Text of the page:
A metaphor is a literary figure of speech that uses an image, story or tangible object to represent a less tangible object or some intangible quality or idea; e.g., "Her eyes were glistening jewels."

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A “human cue tip”?

I am watching the excellent documentary "Nobelity" by Turk Pipkin: http://en.wikipedia.org/wiki/Nobelity http://en.wikipedia.org/wiki/Turk_Pipkin 4 minutes into the movie, there is a bit that I ...
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Ways to say methods of doing things

I saw a lot of usage of machinery, mechanism, to be used with similar meaning as techniques, ways, methods,.... For example, my math teacher said the machinery in the proof of some theorem is not ...
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What is the origin and meaning of “coyote ugly”?

I overheard two scoundrels discussing one of their dates as being "coyote ugly".
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Who were the 'pros from Dover'?

I was reading Rainbow Six by Tom Clancy this morning, and he compares his characters to the 'pros from Dover'. This was a phrase that I also remember hearing in the movie M*A*S*H - so it seems to be ...
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What does “piracy pirates” mean?

What does the following phrase mean? In Soviet Russia, piracy pirates YOU. What is implied by "piracy pirates YOU" and what by "IN Soviet Russia"? Update 1: My difficulty was because the term ...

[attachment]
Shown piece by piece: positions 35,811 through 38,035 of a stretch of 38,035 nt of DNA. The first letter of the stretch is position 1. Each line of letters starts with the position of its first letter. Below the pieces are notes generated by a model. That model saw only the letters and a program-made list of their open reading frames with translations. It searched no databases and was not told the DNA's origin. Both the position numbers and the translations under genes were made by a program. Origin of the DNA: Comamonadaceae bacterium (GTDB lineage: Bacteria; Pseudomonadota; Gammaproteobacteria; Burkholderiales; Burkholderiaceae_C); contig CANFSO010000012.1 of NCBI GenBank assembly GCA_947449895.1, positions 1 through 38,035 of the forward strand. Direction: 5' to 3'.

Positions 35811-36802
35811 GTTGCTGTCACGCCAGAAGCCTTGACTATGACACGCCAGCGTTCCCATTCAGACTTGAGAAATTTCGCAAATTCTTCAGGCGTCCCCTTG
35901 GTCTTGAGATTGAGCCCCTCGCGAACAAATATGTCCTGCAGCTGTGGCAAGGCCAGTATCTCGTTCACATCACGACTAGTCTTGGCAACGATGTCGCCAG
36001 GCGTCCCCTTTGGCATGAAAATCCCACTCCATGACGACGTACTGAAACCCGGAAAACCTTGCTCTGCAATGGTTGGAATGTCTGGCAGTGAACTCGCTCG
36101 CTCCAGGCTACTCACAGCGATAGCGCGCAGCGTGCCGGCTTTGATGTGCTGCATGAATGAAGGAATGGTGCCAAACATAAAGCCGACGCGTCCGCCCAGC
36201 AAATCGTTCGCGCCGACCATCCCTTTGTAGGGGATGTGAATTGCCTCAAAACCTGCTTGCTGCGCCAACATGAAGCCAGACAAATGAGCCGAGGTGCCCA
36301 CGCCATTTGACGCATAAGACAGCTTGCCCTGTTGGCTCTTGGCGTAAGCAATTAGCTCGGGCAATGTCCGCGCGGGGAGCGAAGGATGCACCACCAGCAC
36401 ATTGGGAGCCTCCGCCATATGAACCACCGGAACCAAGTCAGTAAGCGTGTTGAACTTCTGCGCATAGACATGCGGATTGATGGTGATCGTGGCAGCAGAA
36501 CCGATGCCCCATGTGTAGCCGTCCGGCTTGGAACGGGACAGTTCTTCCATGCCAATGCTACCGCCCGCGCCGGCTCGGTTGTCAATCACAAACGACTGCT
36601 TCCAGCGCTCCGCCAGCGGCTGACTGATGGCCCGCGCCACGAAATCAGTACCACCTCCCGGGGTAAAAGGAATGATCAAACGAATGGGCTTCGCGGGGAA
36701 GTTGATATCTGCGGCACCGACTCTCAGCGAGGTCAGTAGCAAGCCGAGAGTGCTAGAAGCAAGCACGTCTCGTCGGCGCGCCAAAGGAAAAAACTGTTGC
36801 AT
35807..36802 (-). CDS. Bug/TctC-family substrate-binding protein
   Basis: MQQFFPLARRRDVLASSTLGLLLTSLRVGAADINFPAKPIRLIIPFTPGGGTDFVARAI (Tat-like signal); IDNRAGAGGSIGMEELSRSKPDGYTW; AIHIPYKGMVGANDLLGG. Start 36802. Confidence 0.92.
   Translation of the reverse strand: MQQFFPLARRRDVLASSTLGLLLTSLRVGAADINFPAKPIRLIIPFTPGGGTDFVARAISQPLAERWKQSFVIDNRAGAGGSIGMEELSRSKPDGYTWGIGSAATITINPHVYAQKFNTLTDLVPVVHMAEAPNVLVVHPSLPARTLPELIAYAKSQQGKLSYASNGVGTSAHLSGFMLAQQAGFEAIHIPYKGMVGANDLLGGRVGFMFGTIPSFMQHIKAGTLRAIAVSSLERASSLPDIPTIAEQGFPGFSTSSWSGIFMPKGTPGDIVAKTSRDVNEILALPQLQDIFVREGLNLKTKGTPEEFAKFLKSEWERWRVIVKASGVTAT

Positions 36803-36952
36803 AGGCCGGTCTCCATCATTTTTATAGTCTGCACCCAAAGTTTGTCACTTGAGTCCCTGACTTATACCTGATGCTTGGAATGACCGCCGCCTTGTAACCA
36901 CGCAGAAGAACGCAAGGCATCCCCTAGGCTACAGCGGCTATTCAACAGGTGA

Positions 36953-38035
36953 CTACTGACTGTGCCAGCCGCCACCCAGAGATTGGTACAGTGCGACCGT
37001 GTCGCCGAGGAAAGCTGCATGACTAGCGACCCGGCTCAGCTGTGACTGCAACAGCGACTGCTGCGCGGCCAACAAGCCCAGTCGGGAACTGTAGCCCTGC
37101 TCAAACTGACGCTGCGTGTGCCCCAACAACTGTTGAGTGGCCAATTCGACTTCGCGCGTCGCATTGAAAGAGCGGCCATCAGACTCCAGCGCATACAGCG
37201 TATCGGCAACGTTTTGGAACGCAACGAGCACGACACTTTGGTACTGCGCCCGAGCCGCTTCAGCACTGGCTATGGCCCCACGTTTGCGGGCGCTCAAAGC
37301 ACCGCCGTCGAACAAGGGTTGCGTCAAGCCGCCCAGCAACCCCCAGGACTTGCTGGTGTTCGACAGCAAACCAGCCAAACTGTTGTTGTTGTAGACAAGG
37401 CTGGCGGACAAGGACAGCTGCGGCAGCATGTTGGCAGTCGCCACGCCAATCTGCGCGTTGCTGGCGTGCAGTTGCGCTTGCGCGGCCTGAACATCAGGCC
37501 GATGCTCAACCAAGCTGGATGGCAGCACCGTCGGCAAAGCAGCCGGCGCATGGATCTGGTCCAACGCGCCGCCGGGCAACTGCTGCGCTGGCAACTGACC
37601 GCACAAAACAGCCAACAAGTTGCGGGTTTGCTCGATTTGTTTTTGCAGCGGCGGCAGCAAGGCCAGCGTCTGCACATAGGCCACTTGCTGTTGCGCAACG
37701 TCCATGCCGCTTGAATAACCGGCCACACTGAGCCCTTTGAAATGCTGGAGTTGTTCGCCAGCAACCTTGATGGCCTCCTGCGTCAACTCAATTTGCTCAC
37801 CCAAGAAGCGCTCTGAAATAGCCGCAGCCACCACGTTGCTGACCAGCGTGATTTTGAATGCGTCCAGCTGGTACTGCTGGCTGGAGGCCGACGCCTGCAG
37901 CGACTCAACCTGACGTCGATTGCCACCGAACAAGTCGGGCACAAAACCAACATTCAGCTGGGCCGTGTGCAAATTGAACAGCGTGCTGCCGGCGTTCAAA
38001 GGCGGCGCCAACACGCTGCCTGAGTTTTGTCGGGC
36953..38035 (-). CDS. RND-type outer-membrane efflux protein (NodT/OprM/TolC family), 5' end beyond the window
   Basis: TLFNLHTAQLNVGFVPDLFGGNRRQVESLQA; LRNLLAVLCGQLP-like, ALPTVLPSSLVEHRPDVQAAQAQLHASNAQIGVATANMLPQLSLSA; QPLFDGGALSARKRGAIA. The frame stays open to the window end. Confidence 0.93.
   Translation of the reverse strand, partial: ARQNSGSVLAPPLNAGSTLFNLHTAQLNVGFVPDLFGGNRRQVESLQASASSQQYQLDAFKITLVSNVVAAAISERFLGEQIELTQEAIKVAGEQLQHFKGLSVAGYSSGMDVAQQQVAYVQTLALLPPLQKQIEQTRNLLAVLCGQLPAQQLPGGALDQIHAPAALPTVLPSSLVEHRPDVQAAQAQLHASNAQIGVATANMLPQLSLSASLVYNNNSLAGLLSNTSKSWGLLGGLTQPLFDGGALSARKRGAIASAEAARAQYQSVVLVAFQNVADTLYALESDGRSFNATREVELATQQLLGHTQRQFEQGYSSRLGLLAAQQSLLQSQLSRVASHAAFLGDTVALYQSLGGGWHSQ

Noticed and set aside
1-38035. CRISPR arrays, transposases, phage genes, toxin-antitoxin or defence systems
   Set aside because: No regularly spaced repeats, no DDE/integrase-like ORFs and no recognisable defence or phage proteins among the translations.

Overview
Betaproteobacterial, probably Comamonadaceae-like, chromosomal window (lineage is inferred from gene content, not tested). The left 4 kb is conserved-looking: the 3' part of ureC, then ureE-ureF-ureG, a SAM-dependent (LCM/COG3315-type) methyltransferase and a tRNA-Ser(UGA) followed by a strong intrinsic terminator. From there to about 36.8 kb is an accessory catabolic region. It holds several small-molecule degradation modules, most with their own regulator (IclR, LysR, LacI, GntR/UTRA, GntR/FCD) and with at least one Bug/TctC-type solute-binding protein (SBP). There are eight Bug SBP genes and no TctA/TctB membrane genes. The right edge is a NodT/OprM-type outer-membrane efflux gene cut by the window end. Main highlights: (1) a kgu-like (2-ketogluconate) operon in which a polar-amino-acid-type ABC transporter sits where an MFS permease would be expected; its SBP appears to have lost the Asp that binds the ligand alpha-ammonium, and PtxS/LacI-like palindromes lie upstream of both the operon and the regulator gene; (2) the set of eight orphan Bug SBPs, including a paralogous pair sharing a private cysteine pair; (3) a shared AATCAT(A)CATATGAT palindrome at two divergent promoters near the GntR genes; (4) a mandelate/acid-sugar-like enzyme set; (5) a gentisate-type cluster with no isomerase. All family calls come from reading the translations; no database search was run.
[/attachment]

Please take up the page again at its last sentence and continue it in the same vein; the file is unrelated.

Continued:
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literally as a hyperbole [duplicate]

Possible Duplicate: “Literally” and “Decimate” misuse I have seen a lot of backlash in internet media against people using the word literally to mean something not ...
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What does a “meteoric rise” imply?

Does the phrase "meteoric rise" connote that the rise is short-lived? Particularly bright? Generally lateral? It just seems like a meteor is not the best metaphor for a triumphant and lasting ...
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Similes and Metaphors - are similes a subset of metaphors?

I've always been taught that metaphors and similes both draw a parallel between two disparate ideas/thoughts/objects, but that a simile is a more explicit comparison using the word "like" or "is", ...
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What is the origin of the phrase “another string to your bow”

Specifically - what kind of bow? I assume it refers to an archer's bow, but I guess it could relate to a bow used to play a stringed instrument (like a violin). Also, I've heard it used in the sense ...
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Is there a fine line between symbolism and metaphors in literature?

Assume we have a literary masterpiece that is abundant in symbolism and metaphors. Within this masterpiece, the author uses a brook running through a glade of trees to represent a couple of things ...